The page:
False Dichotomies: Islam, Sufism, and Human Rights

Milo Kremer PO ’20
Sept. 26, Vol. XXIX, Issue 1

My semester abroad in Dakar, Senegal, shed light on the embarrassing number of false preconceptions I’d internalized about Islam. My host family, the Diongues, strictly followed the Sharia, praying five times a day, sometimes for an hour at a time. My 27 year-old host-sister was the principal bread-winner and would immediately don a black hijab upon coming home from her banking job. I never saw my father without prayer beads – his chapelets – in hand. Living for four months with this deeply religious Sufi family made for daily lessons in the tradition of Islam and its Sharia, particularly in the Sufi tradition. 

Mention “Sharia” in Western democracies, and you’ll probably be hit with a wave of critiques from politicians, newscasters, and rank-and-file voters alike. On both sides of the Atlantic, Islam and its divine law are seen as a menace to societies that enshrine democracy, secularism, and universal human rights. Recently, this divide has been playing out on the juridical level – the most incriminating of these indictments being levied against the Sharia. 

Following the election of Rashida Tlaib and Ilhan Omar, the first Muslim women in Congress, to the House of Representatives, Fox News host Jeanine Pirro warned that the Sharia is “antithetical” to the United States Constitution. The UK’s nationalist-in-chief Nigel Farage has claimed that 80 Sharia “courts” in the UK operate in defiance of British law. Even the European Court of Human Rights judges the Sharia as fundamentally incompatible with Western democracy. Mouth pieces for Western democracy in the media, legislatures, and courts all warn that the Sharia is an existential threat. 

This kind of fear-mongering puts the West in a bind. After all, a pluralistic democracy must be able to absorb the political and cultural needs of its minorities – especially those that are as large as the Muslim population in the US, UK and France. By condemning Islam’s divine law in such unequivocal terms, critics of the Sharia are undermining the very Western ideals that they claim to defend; their critiques become self-inflicted wounds. This failure could be due to a misunderstanding of what the Sharia actually entails. 

It would be in the West’s best interest, therefore, to better understand and relate to Sharia principles in order to achieve a more perfect union. Especially In Sufi traditions, the Sharia can inspire a robust framework to protect the kinds of human rights and privileges that we associate with the Western ideals.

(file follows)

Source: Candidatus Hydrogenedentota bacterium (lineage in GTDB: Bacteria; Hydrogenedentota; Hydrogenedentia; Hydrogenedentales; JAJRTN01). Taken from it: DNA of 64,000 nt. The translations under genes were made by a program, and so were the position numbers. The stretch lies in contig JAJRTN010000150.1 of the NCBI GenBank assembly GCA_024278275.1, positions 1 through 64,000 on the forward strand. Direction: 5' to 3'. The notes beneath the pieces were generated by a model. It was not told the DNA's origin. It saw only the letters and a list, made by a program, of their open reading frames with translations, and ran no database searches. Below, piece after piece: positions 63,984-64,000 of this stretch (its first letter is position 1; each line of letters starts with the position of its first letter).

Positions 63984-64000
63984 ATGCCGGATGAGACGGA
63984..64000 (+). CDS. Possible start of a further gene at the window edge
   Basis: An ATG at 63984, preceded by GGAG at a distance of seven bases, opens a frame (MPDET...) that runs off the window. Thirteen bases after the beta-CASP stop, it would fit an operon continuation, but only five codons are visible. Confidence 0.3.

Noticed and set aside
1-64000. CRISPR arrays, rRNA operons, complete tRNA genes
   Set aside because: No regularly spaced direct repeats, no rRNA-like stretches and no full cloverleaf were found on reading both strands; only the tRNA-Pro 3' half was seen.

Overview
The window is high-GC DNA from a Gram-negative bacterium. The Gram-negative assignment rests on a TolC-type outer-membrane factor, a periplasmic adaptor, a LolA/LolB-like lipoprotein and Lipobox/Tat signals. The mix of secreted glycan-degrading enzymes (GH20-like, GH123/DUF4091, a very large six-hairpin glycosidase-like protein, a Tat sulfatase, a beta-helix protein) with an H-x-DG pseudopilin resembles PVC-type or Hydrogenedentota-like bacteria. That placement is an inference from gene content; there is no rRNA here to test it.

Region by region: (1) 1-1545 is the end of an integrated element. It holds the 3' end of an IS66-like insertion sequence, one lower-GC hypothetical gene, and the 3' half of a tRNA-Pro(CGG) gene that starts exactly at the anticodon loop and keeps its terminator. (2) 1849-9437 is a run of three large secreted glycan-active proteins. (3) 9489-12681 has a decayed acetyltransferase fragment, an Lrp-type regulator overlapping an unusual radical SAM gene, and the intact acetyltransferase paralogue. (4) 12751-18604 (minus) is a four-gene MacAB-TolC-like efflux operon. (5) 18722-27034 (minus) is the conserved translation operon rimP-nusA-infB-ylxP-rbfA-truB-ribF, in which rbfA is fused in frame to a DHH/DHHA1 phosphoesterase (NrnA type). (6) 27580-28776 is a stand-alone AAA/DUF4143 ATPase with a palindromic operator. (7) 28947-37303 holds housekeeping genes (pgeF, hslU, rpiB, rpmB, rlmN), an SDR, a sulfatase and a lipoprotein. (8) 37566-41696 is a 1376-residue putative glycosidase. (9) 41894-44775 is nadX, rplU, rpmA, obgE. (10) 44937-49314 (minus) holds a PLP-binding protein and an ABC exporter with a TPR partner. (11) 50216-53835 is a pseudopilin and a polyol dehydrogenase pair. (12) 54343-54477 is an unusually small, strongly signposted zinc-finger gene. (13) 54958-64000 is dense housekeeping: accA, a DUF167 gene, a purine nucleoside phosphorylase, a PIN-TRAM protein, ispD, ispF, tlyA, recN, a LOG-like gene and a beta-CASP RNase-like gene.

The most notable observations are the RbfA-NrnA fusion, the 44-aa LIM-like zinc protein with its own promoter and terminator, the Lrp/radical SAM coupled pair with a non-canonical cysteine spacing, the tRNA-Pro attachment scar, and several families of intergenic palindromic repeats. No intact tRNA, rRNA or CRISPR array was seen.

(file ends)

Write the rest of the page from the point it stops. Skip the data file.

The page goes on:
To define the Sharia as “Islamic law” is misleading. While most Western democracies maintain a codified collection of rules and regulations that we understand as “law”, the Sharia refers to an overarching ideal that God has imagined – as manifested in the Quran and Sunnah – for an ideal muslim community. This image is to be decoded by Muslims themselves. If this sounds nebulous, that’s because it is. Therein lies the built-in dynamism of a Sharia that is often, and incorrectly, viewed as a single code, outdated and rigid. 

When Fox News, Nigel Farage, or the European Court of Human Rights disparage the entire Sharia, they fairly allude to hudduds, or punishments such as stoning and forced amputation for certain kinds of criminals. Unfairly, this allusion comes at the expense of the rest of the Sharia, which provides each Muslim with both the freedom and the obligation to understand how God’s image should be realised through personal study and reflection. These hudduds are the results of some scholars’ understandings from more than a millennium ago. The upshot: mainstream reformer scholars such as Tariq Ramadan are pushing for, and achieving, reinterpretations and erasures of cruel hudduds

In a Sufi tradition, the Sharia can also be a powerful tool to ground the kinds of human rights and privileges desirable in the West in an Islamic logic. Sufism, rarely politicized and often marginalised in Western reflections on Islam, can inspire a robust framework for these rights and privileges. 

Broadly, Sufism is a spiritual branch of Islam whose followers seek an individual connection with God through internal meditation combined with practices of asceticism or ecstatism. These internal mediations are guided by two main principles: Tawhid and Ijtihad. The notion of Tawhid, or God’s omniscient presence, guides Sufis to view all humans as small physical manifestations of God’s total and intangible existence. Therefore, the universal dignity of all humans is inherent in a Sufi understanding of Tawhid. 

Ijtihad empowers each Sufi to independently understand God’s truth – part of which being found the Sharia – through a logical reflection and study of holy texts. Therefore, interpretation of the Sharia becomes democratized; each follower is to construct their own understanding of the Sharia –– one that, by default, has to respect human dignity (Tawhid) and individual freedom of thought (Ijtihad). Ijtihad protects against the top-down, heavy-handed impositions that define the kind of Sharia that colors the views of many Western commentators. 

While Tawhid and Ijtihad are inherent protections of above-mentioned fundamental rights, Sufi logic can also avoid the outdated and rigid rules of millenia-old Sharia interpretations. 

It is possible (and preferable) to ground the protection of universal human rights in the Sharia, with Sufism providing a fitting framework to do so. As Islam continues to be assaulted by Western commentators, Sufism is a strong counterpoint to those who see the Sharia as incompatible with Western democracies.

Image Credit: Kano Wins